Extremely newb question on USD/JPY

Discussion in 'Forex Trading' started by AyeYo, Aug 10, 2009.

  1. AyeYo


    I'm very new to forex, just opened a practice account to try to learn it. There's something I can't understand though, and I've been upable to find anything explaining it.

    We'll take USD/CHF for example:

    Bid - 1.08424
    Ask - 1.08466

    Difference of 4.2 pips, simple enough. On a single, 100k lot, you're looking at a $42 spread. Simple.

    Now... USD/JPY:

    Bid - 96.955
    Ask - 96.974

    Difference of... 19 pips??? It doesn't even read out to the fourth decimal. On a single, 100k lot, I'm looking at a $190 spread???? That can't possibly be right, and I know it's not right because the trade p/l doesn't work out like that.

    What am I missing/looking at wrong? Forgive the blatany stupidity, I'm new (like all of two days) to this.
  2. Don't worry about it, everyone needs to start learning somewhere/somehow, it's good that you ask questions, otherwise you'll never get anywhere.

    The answer:

    Any JPY based pairs round pips to the tenths, not the thousandths, digit. So in your example the Bid is 96.95 and Ask is 96.97; for all practical purposes the difference is 97.4-95.5, or 1.9 pips.

    All non JPY pairs are based on the thousandth digit, and hence you are correct about the 4.2 pip difference in USD/CHF.
  3. AyeYo


    Thank you, much appreciated.

    Another question...

    Buy, 10k lot - .085731 = $8,573.10

    Currently - .085689 = $8,568.90

    I get -$4.20. My p/l is listed at -$7.93. What gives?

    Seems to be staying like that as well, significantly higher than it should be. Am I calculating wrong again?

    It evens shows the correct pip decrease, but the p/l doesn't seem to correspond. With a 10k lot, each pip should be $1, right... or wrong?
  4. i dont know which pair you traded here but from the quote and date it looks like EURGBP.

    You went long EUR, bought 10k, paid GBP 8573.1. Currently your 10k EUR pos. is worth GBP 8568.9. Your p&l is -4.20 in GBP, which converts into about USD -6.91 (GBP p&L * GBPUSD rate). Not sure your 7.93 figure includes interest you were charged for borrowing GBP. So, I would expect you see around USD -6.91 but -7.93 sounds a bit off. Hope this helped.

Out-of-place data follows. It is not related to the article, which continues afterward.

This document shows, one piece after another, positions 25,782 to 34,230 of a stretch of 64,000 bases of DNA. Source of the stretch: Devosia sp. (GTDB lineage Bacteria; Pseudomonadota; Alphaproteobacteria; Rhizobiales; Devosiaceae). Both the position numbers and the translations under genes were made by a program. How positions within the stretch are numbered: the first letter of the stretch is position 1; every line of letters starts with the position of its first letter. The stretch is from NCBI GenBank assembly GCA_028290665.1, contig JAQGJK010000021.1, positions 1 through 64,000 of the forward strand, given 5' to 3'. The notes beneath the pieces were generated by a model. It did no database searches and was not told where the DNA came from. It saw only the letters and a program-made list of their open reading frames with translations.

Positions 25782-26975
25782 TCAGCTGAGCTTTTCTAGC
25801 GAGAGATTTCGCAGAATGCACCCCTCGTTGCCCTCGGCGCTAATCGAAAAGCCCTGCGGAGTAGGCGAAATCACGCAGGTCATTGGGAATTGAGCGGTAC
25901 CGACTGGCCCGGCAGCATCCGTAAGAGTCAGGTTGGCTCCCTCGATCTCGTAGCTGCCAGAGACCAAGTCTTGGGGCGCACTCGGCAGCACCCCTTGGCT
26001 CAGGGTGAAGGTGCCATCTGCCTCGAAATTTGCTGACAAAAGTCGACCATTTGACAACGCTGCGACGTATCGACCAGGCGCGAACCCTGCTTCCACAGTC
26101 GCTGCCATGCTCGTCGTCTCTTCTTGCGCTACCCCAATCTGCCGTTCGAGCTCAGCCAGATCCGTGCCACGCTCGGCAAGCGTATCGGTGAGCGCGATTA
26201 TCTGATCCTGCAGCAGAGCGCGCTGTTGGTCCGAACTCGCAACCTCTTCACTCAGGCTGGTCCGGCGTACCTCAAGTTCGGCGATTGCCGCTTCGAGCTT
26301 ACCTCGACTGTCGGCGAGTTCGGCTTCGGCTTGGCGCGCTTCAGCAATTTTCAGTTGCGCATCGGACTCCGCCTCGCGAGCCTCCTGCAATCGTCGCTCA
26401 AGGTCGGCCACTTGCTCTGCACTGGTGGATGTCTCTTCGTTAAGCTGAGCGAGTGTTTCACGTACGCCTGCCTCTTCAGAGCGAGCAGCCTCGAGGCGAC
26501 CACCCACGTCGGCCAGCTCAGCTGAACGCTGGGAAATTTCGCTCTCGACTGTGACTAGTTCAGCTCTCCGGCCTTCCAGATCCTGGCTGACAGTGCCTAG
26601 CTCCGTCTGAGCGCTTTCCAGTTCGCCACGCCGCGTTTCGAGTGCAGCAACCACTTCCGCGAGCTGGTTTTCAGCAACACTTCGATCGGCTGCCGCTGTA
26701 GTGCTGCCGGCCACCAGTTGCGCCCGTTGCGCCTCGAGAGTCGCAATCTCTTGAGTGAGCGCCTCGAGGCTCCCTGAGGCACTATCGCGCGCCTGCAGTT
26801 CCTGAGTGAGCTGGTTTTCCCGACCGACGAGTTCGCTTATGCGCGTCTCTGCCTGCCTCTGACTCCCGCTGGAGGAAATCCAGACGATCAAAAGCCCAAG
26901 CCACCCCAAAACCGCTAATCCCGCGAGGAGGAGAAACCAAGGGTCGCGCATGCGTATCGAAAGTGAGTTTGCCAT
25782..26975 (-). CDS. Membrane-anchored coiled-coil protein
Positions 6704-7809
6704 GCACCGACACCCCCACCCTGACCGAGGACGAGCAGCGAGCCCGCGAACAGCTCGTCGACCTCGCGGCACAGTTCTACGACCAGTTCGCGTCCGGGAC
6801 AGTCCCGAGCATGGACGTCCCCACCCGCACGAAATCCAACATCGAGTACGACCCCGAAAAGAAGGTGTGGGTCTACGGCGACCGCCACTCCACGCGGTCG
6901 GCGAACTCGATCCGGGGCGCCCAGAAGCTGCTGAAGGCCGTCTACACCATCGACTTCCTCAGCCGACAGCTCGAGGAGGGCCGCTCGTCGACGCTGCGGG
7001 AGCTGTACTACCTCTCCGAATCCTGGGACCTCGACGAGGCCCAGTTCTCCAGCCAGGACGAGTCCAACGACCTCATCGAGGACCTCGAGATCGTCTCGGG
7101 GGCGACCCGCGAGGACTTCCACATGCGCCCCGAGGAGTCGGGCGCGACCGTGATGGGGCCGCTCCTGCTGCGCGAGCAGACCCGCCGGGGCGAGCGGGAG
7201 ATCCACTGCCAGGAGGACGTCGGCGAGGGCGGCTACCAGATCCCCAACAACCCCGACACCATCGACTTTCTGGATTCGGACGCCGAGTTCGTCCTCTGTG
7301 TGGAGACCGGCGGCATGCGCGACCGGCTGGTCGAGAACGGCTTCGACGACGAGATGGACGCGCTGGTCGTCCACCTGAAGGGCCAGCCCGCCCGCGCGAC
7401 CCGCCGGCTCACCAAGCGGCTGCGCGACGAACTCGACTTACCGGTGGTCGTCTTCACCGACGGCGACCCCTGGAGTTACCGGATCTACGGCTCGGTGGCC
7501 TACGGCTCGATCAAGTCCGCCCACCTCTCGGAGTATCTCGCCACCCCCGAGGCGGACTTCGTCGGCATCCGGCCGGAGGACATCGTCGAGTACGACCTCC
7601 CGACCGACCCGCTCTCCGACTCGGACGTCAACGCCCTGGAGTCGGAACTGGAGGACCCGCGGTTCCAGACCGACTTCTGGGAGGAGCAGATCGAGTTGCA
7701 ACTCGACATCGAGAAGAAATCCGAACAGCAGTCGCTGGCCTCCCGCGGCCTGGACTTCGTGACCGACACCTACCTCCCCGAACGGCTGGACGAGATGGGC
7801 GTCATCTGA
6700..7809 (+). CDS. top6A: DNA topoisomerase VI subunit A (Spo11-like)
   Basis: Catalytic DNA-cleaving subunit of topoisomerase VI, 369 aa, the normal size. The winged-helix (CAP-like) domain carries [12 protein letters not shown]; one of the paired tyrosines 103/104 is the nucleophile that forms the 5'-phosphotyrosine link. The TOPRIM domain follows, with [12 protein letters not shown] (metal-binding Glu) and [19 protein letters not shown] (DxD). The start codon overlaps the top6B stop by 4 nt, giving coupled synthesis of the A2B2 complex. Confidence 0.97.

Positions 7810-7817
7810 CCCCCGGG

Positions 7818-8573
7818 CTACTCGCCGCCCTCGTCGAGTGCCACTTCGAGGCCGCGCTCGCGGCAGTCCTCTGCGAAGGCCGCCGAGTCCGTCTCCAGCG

5. AyeYo


    Yes, it was the EUR/GBP. This was actually my first real trade. Long at .85731 (little late, I know), sold at .85785.

    I see that I missed a step. So, when trading non-USD based pairs, you have to calculate the profit back into USD from the currency profited off of? I suppose that's blatanly obvious to everyone but me... lol

    Just because it's late and I can't quite seem to wrap my tired mind totally around this... can you sum up the relationship here? Obviously I should have been watching USD/GBP too (oops). So, if the USD had been stronger against the pound, it would have decreased my profits, and if the dollar had been weaker against the pound, it would have increased my profits? Am I getting that right? So that transition back into my home currency sort of acts as a multiplier (either positive or negative)?

    It looks like it's very important to watch out for the relationship of non-USD based pairs to the USD.
  6. for that arguments (!) sake its not very important to monitor USD moves when trading non USD cross currency pairs. The p&l you generate on a single trade generally does not warrant that you hedge your non USD exposure, given you have a USD based account.

    Of course once you generate significant p&l in a non USD currency you may want to "re-patriate" such amount to USD in order to remove that additional risk.

  7. The questions you ask are great, as somebody else said, you have to start somewhere.

    Somebody explained how a trade actually works in the following way and it kinda worked for me:

    Let's say you have the following trade:

    1) Buy 1 lot EURUSD @ 1.4215
    2) Sell 1 lot EURUSD @ 1.4230

    Most people would say you made 15 pips @ $10 per pip = $150. But another way to look at is how things actually changed in your account:

    1) Buy 1 Lot EURUSD @ 1.4215 = +100,000 EUR / -142,150 USD

    2) Sell 1 Lot EURUSD @ 1.4230 = -100,000 EUR / +142,300 USD

    So you can see that the EUR zeros out in your account and the USD leaves you $150 in your account.

    The reason this is useful I think is because it helps you are using non-USD ending pairs.

    Let's say you have the following trade:

    1) Buy 1 Lot USDCHF @ 1.0810 = +100,000 USD / -108,100 CHF

    2) Sell 1 Lot USDCHF @ 1.0850 = -100,000 USD / +108,500 CHF

    You can instantly understand that you made 400 CHF. All you have to do is now convert the CHF into USD by doing:

    400 CHF / 1.0850 = 368.66 USD

    If you are using a pair like the EURGBP, you have to look up the GBPUSD rate at the time of the exit to see how much you made or lost.

    I hope that helps!
  8. AyeYo


    Yes that was a tremendous help, thank you. :D